CMA blocks Sainsbury's and Asda merger
Written by Peter Walker
The Competition and Markets Authority (CMA) has blocked the Sainsbury’s and Asda merger after finding it would lead to increased prices in stores, online and at many petrol stations across the UK.
In its final report, published today, the regulator found that UK shoppers and motorists would be worse off if Sainsbury’s and Asda - two of the country’s largest supermarkets - were to merge, due to expected price rises, reductions in the quality and range of products available, or a poorer overall shopping experience.
Following an in-depth investigation, a group of independent CMA panel members concluded that the deal would result in a substantial lessening of competition at both a national and local level for people shopping in supermarkets. This would mean shoppers right across the UK would be affected, not just in the areas where Sainsbury’s and Asda stores overlap.
Stuart McIntosh, chair of the inquiry group, said: "It’s our responsibility to protect the millions of people who shop at Sainsbury’s and Asda every week, following our in-depth investigation, we have found this deal would lead to increased prices, reduced quality and choice of products, or a poorer shopping experience for all of their UK shoppers.
"We have concluded that there is no effective way of addressing our concerns, other than to block the merger," he added.
The CMA’s investigation found that, as well as affecting in-store customers, the merger would result in increased prices and reduced quality of service, such as fewer delivery options, when shopping online.
In making the decision to prohibit the merger, the CMA group reviewed a wide range of issues in detail, such as the increased competition presented by discount stores like Lidl and Aldi, and how new or expanding competitors could affect the retail market, including online.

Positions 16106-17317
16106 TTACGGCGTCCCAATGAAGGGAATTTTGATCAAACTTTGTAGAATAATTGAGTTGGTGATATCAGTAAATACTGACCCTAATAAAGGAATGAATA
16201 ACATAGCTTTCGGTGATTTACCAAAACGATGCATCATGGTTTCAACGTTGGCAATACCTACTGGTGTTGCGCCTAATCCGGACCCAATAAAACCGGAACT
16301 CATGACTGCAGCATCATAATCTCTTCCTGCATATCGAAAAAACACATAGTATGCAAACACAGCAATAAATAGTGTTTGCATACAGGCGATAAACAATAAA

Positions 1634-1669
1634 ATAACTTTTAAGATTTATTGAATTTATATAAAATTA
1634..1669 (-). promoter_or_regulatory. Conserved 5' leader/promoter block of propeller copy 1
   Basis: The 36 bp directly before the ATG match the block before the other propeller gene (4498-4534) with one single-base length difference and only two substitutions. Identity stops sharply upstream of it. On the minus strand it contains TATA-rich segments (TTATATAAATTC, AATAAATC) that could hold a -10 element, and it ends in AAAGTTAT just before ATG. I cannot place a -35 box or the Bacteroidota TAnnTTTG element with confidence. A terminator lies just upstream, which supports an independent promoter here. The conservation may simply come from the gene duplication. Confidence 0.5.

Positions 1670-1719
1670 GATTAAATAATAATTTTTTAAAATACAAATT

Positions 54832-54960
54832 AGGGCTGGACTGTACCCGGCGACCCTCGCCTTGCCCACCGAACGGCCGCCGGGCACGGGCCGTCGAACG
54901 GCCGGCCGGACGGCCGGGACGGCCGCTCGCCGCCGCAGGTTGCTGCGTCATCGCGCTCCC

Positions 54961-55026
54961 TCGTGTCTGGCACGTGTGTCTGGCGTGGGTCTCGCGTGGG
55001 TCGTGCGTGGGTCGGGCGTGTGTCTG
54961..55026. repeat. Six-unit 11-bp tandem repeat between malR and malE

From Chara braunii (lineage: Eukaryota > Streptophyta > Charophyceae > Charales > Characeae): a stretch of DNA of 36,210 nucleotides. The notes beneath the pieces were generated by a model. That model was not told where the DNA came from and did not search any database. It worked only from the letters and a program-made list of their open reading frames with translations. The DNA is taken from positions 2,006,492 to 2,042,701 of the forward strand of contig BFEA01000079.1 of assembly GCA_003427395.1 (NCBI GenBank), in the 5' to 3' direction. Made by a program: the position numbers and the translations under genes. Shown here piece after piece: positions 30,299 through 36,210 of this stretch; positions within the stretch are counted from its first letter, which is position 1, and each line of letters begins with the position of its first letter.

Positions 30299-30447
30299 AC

Whilst the panel carefully considered these industry developments, they did not allay its serious competition concerns about the merger, read a statement.
The group also carefully reviewed the companies’ statement they would cut some prices. However, detailed analysis of the impact of the deal clearly showed that, overall, the merger would reduce competition in the market and is more likely to lead to price rises than price cuts.
This final decision to block the deal follows the publication of the CMA’s provisional findings and a subsequent consultation period, during which the CMA reviewed responses from a variety of interested parties, including Sainsbury’s and Asda themselves.
The deal was originally agreed a year ago, with the combination planned to result in Walmart holding 42 per cent of the issued share capital and receiving £2.97 billion of cash, valuing Asda at approximately £7.3 billion on a debt-free, cash-free and pension-free basis.
Patrick O’Brien, UK retail research director at GlobalData, commented that the decision puts pressure on Sainsbury’s chief executive Mike Coupe.
"Whatever the rights or wrongs of the CMA’s decision, he appears to have wasted a year chasing an impossible dream while its competitors took full advantage of its distraction - its results over the last year have been poor, with store standards falling noticeably, and it must now refocus on retail basics rather than chase another big acquisition.
“One of the key mistakes Coupe made was in failing to offer any assurances on price cuts until the CMA’s devastating provisional findings in February: it built the rationale for the merger on the rather vague notion that it would reduce prices by 10 per cent by putting pressure on major suppliers, though it didn’t make it clear how many products this would include," he continued, adding: "It only made some assurances of audited price investment later, but this might have had more sway if it had offered them at the start."